Every year when fall comes around, we are reminded of many things: leaves changing colors, carving pumpkins, apple cider, and for a lot of us, Halloween. Halloween has evolved since the tradition first started centuries ago.
Halloween first started with the ancient Gaelic festival of Samhain, a fire festival in Europe. As October ended, witches, druids and other pagans would celebrate the end of harvest and the beginning of the colder months. Samhain is also the beginning of the spiritual years for many observers. It symbolizes Death and the constant lifecycle.
With the spread of Christianity, Samhain came to be known by some other names: All Saints’ Day, or All Hallows Day to commemorate Christian saints and martyrs. All Hallows Day was held on Nov. 1, while All Souls Day was the day after to celebrate the lost souls of loved ones. When Christianity spread to Mexico, the tradition of Day of the Dead was also mixed into these religious festivals. Observers believed that at this time of year, the barrier to the other side was especially thin, so it became easier to connect with the dead.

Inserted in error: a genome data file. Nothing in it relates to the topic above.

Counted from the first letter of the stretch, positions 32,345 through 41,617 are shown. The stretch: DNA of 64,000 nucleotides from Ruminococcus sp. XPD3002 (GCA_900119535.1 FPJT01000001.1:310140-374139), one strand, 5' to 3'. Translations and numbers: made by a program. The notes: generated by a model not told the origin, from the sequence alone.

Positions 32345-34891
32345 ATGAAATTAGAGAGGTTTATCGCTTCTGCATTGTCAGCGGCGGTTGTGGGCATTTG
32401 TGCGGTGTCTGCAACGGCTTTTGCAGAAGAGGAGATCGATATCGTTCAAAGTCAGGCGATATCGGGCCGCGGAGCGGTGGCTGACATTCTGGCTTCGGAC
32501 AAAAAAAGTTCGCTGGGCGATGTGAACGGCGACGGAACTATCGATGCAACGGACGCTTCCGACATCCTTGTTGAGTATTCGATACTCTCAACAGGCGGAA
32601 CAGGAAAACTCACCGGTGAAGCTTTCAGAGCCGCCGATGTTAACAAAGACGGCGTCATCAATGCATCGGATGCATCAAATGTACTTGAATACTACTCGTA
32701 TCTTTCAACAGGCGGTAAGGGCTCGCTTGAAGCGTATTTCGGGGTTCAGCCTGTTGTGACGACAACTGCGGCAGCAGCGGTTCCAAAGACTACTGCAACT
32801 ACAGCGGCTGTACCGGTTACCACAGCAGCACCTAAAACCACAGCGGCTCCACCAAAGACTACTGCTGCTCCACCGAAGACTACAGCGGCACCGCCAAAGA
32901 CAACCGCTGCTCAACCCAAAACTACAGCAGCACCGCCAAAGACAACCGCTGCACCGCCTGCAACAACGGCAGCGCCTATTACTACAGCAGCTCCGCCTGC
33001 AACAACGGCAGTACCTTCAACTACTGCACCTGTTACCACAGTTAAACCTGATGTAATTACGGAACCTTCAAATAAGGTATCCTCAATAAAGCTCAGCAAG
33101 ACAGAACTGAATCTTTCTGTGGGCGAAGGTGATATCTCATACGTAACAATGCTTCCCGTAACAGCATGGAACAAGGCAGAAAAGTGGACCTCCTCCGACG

Halloween is derived from All Hallow’s Eve and is observed as we know it on October 31st every year. As Christianity spread more, the Pagan beginnings of Halloween drifted away and the spirit of Halloween became much more pop culture centered.
Many of modern day Halloween activities started with the Pagans. The carving of jack-o-lanterns was originally gourds because that’s all they had access to. Even bobbing for apples has symbolic meaning. Apples were meant to symbolize a woman’s suitor, and the apple she bit would be her future husband. Trick or treating originally started as children dressing up as saints and asking for ‘soul cakes’. These costumes started off as saintly until a group of Scottish pranksters had the idea to dress up in scary costumes. From here, Halloween got its spooky roots.
Regardless of if you celebrate Halloween or not, we hope you got dressed up in fake blood and prosthetics and spooked your friends!